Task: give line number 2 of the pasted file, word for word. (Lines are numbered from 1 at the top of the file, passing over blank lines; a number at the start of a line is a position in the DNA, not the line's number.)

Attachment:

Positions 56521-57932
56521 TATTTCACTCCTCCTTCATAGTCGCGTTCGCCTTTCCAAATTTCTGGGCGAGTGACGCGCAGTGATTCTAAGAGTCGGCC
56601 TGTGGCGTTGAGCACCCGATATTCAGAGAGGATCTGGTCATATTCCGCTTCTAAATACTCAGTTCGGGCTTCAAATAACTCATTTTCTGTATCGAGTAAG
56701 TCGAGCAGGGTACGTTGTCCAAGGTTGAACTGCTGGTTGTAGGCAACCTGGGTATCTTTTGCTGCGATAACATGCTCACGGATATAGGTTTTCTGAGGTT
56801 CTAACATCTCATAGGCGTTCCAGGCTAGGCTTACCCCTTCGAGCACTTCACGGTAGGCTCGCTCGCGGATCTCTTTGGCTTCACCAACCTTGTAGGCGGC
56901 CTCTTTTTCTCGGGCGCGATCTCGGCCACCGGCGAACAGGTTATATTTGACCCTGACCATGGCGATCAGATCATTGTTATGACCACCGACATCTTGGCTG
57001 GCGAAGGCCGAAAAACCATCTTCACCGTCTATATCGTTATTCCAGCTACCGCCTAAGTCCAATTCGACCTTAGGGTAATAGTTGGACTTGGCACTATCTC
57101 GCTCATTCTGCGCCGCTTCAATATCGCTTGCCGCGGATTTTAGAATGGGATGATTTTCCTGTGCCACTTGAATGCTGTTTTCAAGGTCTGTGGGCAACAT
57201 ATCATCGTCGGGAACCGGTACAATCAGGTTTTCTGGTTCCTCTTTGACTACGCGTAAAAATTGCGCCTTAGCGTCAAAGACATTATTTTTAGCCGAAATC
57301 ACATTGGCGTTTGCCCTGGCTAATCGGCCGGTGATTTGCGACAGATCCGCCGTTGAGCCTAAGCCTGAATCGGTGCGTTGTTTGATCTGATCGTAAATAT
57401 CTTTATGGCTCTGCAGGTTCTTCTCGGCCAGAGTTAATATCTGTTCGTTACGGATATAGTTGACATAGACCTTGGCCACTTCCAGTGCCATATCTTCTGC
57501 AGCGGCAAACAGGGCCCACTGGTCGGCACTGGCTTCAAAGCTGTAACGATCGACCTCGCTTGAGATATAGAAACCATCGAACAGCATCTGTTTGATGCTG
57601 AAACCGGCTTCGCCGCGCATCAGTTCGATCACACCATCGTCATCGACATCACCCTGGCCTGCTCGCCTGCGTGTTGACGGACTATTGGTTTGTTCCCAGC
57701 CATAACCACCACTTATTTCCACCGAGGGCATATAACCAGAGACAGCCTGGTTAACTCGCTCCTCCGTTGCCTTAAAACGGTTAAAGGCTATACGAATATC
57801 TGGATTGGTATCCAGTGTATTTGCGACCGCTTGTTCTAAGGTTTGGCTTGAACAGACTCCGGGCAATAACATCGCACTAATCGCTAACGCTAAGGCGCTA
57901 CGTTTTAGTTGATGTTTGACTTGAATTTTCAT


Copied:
56521 TATTTCACTCCTCCTTCATAGTCGCGTTCGCCTTTCCAAATTTCTGGGCGAGTGACGCGCAGTGATTCTAAGAGTCGGCC